You may be wondering, why is there such a fuss about how to clean marble worktops

As a carbonate, marble is notoriously vulnerable to a variety of damage. It can be tricky to keep pristine if you aren’t attentive when it comes to cleaning it. 

You probably have owned a variety of worktops in your life. If you’re a seasoned owner of marble worktops, however, you probably already know to avoid anything that’s acidic or abrasive — lemons, vinegar and tomato juice are the main culprits of damage to the appearance of marble. Unfortunately, this includes avoiding anti-bacterial sprays (unless you can find one that doesn’t contain ammonia, vinegar or bleach). 

So, how do you clean marble worktops?

The simple answer:  Hot, soapy water and a dishcloth will be your kitchen worktop’s best friend.

If you’re looking for a regular cleaning routine the one below is perfect.


  • Fill ¾ of a spray bottle with hot water.
  • Mix in one tablespoon of a mild, liquid dishwashing soap.
  • Shake the bottle gently to ensure the soap and water mix together.
  • Spray generously onto the whole worktop (or focus on the problem area).
  • Wipe the worktop with a hot, wet dishcloth, until the dirt and soap residue is gone.
  • Dry the surface with a soft towel, using a buffing motion.


Why does marble need to be cleaned so often?

As a soft stone, marble is naturally quite porous. In high-traffic areas, such as kitchens, it can be exposed to a lot of rough and tumble. 

Marble is prone to the kind of damage that occurs through regular everyday use of a kitchen worktop. While some owners don’t view most of this damage as severe, etching and staining can be a headache for those who intend to keep their worktops in pristine condition. 

If you’re not afraid of your worktop gaining character, etching and staining are unlikely to scare you. If you are, however, then a harder material such as quartz countertops may be better suited to you.

What is etching?

Etches are areas of ‘dullness’ that can appear on your marble. Created when an acid reacts with the calcium carbonate (marble), etching occurs as the acid eats away at the soft stone. Often described as looking like water spots, most etching is only visible in certain lighting or when looking from a certain angle. Some etching fades over time, and there are methods such as applying poultice cleaning mixes (a baking soda and water paste) that can help reduce the visibility of these dull marks.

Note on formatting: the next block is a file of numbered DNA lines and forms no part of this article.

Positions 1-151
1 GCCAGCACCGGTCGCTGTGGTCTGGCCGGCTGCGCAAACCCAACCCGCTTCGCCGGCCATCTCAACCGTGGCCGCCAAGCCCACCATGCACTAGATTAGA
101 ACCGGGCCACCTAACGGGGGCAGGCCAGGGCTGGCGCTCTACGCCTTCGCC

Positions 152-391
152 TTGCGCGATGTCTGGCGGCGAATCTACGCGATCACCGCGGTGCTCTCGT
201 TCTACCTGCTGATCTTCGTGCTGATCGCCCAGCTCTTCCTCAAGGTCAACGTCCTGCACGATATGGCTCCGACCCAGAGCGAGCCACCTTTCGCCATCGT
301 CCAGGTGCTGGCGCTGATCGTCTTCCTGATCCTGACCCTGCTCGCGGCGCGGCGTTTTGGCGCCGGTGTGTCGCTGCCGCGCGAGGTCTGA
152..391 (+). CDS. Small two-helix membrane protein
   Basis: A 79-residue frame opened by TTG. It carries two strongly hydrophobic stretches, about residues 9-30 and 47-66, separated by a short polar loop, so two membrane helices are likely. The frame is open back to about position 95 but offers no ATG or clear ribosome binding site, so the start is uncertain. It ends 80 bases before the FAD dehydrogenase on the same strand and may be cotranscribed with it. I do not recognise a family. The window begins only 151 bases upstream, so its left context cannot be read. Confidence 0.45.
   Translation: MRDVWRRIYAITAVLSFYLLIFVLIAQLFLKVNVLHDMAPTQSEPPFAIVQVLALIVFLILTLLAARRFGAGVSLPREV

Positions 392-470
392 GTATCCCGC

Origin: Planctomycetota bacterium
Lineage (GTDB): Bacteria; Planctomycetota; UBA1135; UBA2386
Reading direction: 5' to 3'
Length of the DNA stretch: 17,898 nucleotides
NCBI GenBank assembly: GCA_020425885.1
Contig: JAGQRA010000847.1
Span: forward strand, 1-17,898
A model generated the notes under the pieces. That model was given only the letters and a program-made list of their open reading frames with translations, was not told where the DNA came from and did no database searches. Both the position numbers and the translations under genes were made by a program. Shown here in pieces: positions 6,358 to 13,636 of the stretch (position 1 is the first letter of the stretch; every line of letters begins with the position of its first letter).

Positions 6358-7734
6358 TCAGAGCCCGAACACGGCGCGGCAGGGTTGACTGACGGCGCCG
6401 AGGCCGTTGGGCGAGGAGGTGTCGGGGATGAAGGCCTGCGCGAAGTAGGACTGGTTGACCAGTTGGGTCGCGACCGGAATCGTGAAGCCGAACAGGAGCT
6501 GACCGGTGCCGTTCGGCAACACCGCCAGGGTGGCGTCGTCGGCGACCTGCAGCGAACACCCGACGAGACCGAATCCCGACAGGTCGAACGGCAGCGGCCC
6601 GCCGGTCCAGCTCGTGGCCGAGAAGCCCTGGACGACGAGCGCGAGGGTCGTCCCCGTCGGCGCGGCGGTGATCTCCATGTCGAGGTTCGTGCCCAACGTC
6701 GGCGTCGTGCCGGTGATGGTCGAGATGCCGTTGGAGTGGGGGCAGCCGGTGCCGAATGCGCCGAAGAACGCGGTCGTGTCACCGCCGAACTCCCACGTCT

The best way to avoid etching is through the use of cutting boards and butcher blocks. Cutting anything directly on the surface is a no-go, especially if it’s a fruit or vegetable. However, if you or anyone in your household is an avid baker, the natural coolness of a marble worktop is ideal for rolling out any dough or pastry. 

What about stains?

Etches aren’t the only issue marble worktops owner’s face. Because it’s so porous, marble is also particularly susceptible to stains. Similarly to etching, the best way to avoid such damage is through care and diligent use of cutting boards. Spills can be harmless if quickly blotted away and then wiped clean with a hot, soapy cloth but owners will have to be wary, especially if the worktop hasn’t yet been sealed. 

Following a regular cleaning routine will certainly help to keep your worktops in good condition. The best way to avoid damage is through quick clean-up of spills and regularly sealing the worktop. 

Bristol kitchen worktops

TOP TIP: Check that it is necessary for you to seal your worktop as well as how often you should do so with your supplier. 

Once the damage is done there are a few options available. If you don’t think you can live with etching or stains, you could look at getting a professional to buff out flaws. Alternatively, if your worktop is polished, many people opt for it to be honed to a matte finish to help improve the appearance of imperfections. 

In most cases, etching and staining are only visible in certain circumstances, and the worktop as a whole will continue to look flawless. If all else fails, it may be comforting to know that most superficial imperfections to the worktop’s surface fade with time.

In conclusion:

  • DON’T use acidic or abrasive cleaners
  • DON’T seal your worktop if it doesn’t require it
  • DON’T use rough cloths on the surface
  • DON’T cut directly on the surface
  • DO use hot, soapy water and a dishcloth
  • DO buff with a soft cloth until it’s completely dry 
  • DO be quick to blot (not wipe!) spills with a paper towel or cloth
  • DO consider embracing the uniqueness of your marble’s imperfections
  • DO contact a professional if you need any help or advice!


It is important to know how to clean marble worktops, if you’re interested in learning more about marble, you can explore our marble blogs or view the large variety of marble we stock. We are also experts in granite worktops, quartz worktops, and even bathroom worktops.